Helping Heloise, to preserve digital charts
This, friends, is a screen shot from a circa 1980’s Offshore Systems PINS 9000 digital chart system. And it’s a rare image indeed. One of the odd things about the fast moving world of electronic charting is how ephemeral it is. To get the best historical sense of what early digital chart plotting was like you really need the hardware powered up on a moving vessel, or at least connected to some simulated inputs. But the truth is that even decent photographs and/or screen shots of early plotters are hard to find. That’s the problem Dr. Heloise Finch-Boyer of the UK National Maritime Museum has run into, and I’m hoping that some Panbo readers can help her…
Dr. Finch-Boyer’s current project is “a comprehensive history of the development of electronic charts”, which will be accompanied by advice to the museum about “whether it should collect digital charts and if so, what”. This is important work, I think, and I’m hoping it will lead to a full embrace of electronic chart history by the museum. In my experience — which you can sense in Panbo’s history section — nobody on this continent is paying much attention to marine electronics history in general, but the island nation of England has navigation much closer to its historical heart. The National Marine Museum where Heloise works, for instance, includes the Royal Observatory, better known as the home of Greenwich Mean Time and the Prime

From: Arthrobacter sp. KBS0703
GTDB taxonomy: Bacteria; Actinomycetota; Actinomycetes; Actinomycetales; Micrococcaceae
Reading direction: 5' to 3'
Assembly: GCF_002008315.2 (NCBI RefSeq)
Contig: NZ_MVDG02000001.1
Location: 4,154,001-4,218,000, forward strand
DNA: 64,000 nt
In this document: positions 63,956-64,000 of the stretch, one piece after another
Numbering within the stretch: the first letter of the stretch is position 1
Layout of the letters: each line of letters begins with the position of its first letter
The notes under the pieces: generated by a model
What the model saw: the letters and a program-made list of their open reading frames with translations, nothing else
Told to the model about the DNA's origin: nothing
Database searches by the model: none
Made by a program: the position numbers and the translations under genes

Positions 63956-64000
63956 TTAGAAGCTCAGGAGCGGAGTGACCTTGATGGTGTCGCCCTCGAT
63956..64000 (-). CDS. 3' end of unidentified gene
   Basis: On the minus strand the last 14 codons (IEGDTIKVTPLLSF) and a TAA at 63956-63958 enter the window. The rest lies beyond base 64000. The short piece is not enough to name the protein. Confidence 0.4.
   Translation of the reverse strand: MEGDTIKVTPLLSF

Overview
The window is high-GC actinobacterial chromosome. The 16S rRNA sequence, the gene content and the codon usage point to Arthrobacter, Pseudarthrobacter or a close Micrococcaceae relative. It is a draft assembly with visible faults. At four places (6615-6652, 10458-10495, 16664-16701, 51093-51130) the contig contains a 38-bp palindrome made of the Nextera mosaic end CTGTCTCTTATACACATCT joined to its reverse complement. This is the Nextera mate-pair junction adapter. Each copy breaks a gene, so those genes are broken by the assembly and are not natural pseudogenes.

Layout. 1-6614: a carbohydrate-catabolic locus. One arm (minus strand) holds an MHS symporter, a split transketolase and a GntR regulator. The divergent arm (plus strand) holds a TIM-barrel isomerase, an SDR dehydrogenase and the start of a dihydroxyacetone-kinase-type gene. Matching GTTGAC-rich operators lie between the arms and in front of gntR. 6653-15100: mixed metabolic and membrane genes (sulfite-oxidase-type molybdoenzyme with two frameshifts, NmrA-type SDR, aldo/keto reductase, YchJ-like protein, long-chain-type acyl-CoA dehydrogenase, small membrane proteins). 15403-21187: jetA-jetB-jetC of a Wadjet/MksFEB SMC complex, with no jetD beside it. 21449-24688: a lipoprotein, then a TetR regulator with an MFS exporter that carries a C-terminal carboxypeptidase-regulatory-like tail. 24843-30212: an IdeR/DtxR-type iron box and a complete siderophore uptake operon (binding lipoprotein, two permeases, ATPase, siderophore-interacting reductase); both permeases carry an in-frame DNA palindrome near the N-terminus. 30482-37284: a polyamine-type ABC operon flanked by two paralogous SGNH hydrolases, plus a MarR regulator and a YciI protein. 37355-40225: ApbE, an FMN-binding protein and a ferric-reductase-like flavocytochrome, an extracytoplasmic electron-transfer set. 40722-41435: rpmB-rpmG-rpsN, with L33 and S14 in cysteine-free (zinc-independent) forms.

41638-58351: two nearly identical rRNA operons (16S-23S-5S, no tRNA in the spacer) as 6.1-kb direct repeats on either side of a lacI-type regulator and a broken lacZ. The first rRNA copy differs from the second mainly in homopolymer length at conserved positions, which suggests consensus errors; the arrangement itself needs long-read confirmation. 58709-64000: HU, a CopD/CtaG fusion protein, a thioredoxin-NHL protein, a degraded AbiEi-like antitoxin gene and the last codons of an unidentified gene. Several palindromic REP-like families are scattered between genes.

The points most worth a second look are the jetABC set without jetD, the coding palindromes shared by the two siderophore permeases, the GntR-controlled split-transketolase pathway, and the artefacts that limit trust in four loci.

Meridian. Standing there at 0� Longitude, which I did myself 17 years ago (on my honeymoon!), is nearly guaranteed to move anyone who’s explored celestial navigation and/or how the heck the wonderful graphic database we call charts evolved.
At any rate, what Heloise needs to complete her project is images of electronic chart products since their beginning in the 1970’s right up through the 1990’s. I’m guessing that some of you are working in offices where such images can be found in old advertising and product development files, be they paper or digital. Or have them tucked away at home because you too are fascinated by this stuff. Please take some time to search around, scan or photograph as needed, and email the results to “HFinch-Boyer at nmm.ac.uk“. Please copy me too (ben.ellison at panbo.com), and I’ll put up a gallery of images here. But wouldn’t it be sweet to maybe visit Greenwich one day and see the technology you’ve been part of presented in a historical context?
PS. The image below — a “Selesmar Scorpio 164″ from about 1992 — is one of the few that Heloise has been able to collect so far, as is the top image. You guys can do better, right?
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